Trump ban sparks fears over power of Big Tech

Last straw: Twitter says it had to act because Trump’s account incited violence.

Has Big Tech gone too far? As social media sites slap bans on Donald Trump, some are applauding their firm stance – while others worry it sets a dangerous precedent for free speech.

“I think that the ban of Donald Trump on Twitter is an unacceptable act of censorship”, the thread began. “A decision”, it continued, “based on emotions and personal political preferences”.

Who was writing? Not Rudy Giuliani or Ivanka Trump, nor the President himself. No, it was his sworn enemy, the Russian opposition leader and pro-democracy activist, Alexei Navalny.

Twitter announced that it would permanently ban Trump’s account on Friday. Soon afterwards other social media sites, including Facebook, Instagram and Reddit, followed suit. Many are relieved. But some think this has chilling implications for freedom of speech.

Navalny is no fan of Trump. But he is worried that a precedent has been set, that “will be exploited by the enemies of freedom of speech around the world”.

Trump is not the only one finding himself deplatformed. Millions of users were affected when Parler, a conservative alternative social media platform, was taken off Amazon’s servers, which previously hosted the site.

Many have pointed out that social media companies today have extraordinary power over what we publish, read and ultimately what we think. By harvesting data on our interests, hobbies and views, they can influence what information we receive – and, most importantly, they can block us from accessing ideas that they do not want us to see.

While Parler was a hotbed of conspiracy theories, it was also the main competitor to mainstream social media sites, with 15 million users. Some think it is wrong that Amazon, a private company, was able to shut it down.

They claim that Big Tech now wields a power similar to that of the medieval Catholic Church, which strictly controlled what people could write and censored those whose ideas it disapproved of, like Galileo.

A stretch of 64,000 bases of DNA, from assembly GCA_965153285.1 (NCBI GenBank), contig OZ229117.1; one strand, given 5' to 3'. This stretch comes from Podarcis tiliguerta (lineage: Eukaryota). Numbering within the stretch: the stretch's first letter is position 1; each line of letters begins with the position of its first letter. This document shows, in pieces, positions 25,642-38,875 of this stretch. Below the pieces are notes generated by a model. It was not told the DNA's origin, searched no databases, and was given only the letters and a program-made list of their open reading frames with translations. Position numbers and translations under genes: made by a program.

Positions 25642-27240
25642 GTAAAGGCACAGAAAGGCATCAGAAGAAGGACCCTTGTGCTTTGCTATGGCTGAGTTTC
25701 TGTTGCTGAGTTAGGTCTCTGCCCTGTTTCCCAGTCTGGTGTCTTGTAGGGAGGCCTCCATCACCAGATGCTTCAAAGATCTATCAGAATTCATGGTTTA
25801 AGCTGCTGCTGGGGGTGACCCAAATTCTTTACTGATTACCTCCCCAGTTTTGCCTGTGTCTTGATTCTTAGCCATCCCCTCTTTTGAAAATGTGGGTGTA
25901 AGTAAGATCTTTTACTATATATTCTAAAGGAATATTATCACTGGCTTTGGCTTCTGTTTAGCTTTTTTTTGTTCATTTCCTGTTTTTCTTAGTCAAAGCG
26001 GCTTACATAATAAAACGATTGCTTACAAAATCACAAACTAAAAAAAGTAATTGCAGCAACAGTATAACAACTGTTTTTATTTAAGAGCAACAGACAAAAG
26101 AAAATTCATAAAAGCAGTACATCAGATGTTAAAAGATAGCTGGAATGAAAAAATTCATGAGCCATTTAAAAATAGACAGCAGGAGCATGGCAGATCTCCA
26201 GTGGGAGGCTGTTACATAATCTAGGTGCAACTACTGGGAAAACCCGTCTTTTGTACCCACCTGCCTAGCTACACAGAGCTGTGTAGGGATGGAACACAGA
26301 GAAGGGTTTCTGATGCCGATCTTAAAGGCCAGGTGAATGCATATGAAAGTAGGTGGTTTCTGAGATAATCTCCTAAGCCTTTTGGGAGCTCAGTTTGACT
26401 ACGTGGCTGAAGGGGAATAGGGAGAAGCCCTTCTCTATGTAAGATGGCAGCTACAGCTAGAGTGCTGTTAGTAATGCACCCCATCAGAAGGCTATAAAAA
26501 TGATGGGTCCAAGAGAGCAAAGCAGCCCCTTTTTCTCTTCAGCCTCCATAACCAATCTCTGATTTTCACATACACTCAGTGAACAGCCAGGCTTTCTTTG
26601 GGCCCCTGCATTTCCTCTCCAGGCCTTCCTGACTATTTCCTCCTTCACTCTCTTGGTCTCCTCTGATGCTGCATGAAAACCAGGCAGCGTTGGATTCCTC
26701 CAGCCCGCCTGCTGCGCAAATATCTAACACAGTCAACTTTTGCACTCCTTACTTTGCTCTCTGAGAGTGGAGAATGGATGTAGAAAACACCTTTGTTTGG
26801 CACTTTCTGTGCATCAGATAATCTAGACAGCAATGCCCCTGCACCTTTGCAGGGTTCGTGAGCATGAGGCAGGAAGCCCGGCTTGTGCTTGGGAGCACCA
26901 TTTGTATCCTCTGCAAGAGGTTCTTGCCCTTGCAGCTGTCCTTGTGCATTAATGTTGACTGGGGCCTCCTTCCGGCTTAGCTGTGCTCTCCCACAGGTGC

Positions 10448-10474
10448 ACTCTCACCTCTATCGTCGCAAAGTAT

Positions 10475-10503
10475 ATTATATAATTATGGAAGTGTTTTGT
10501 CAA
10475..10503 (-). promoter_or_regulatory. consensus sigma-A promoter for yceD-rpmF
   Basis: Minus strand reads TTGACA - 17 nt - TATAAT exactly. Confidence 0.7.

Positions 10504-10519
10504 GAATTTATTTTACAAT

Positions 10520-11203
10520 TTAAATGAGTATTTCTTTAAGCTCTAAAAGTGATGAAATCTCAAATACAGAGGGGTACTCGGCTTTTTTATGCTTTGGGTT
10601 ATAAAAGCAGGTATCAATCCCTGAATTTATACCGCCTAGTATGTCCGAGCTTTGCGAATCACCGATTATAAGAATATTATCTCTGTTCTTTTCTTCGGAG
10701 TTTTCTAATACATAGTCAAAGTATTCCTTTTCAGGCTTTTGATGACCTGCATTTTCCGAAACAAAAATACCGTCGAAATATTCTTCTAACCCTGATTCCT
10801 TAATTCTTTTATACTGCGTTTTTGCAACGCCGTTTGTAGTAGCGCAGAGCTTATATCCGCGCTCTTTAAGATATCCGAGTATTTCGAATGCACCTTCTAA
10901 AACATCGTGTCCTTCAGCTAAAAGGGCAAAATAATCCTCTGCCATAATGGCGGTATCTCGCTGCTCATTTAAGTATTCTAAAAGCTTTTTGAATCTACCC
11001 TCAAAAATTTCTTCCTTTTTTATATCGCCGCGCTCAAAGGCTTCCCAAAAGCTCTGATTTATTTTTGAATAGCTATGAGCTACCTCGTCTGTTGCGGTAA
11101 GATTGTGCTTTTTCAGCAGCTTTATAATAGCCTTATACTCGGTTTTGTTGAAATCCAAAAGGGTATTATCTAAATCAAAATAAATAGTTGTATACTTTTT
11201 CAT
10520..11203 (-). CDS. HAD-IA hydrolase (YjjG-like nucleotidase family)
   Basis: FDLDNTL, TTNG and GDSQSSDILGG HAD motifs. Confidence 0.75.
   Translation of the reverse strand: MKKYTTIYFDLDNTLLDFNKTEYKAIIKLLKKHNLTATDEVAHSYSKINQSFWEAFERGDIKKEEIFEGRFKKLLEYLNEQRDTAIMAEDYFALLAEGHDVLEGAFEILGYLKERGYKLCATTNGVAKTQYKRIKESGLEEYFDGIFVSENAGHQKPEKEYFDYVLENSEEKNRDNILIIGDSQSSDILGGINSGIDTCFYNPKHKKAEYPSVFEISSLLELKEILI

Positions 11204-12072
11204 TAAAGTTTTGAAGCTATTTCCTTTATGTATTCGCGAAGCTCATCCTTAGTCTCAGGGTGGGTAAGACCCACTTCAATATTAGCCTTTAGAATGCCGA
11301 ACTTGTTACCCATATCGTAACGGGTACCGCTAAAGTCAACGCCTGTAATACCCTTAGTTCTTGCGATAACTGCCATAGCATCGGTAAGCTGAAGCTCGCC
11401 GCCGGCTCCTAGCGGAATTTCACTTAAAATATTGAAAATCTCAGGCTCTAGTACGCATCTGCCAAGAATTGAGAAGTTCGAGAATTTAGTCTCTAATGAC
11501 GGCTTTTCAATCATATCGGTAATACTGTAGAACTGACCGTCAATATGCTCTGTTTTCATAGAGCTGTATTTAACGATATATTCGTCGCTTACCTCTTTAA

Twitter has defended its decision by arguing that it had to ban Trump’s account to prevent him from encouraging violence. And supporters of the ban point out that incitement to violence is not protected under free speech laws.

They argue that social media companies have only done what was necessary to prevent further violence before Joe Biden’s inauguration on 20 January.

But some argue that social media companies have profited from Trump’s controversial behaviour for years, and have only dropped him now because they were afraid of negative publicity.

They point out that Twitter has not deleted the accounts of leaders like Xi Jinping, who could also be accused of using the site to spread misinformation and incite violence.

And they worry that this decision has set a precedent that could lead to social media platforms censoring voices they do not like.

But some think that it could turn out to be the dawn of a new era in the history of the internet. They suggest that this case proves that Big Tech needs to be regulated democratically to protect free speech. Navalny proposes that Twitter should create a public committee to make independent, transparent decisions on banning accounts.

Some think that we could go further, removing these platforms from private ownership entirely and letting their users decide how they should be run.

Has Big Tech gone too far?

Antisocial media

Yes, say some. Twitter has crossed the Rubicon by banning Trump’s account. Along with Amazon’s decision to no longer host Parler, this means that two unaccountable private companies have decided that millions of people should not be able to exchange ideas and information on large social media platforms. Big Tech is now a threat to everyone’s free speech.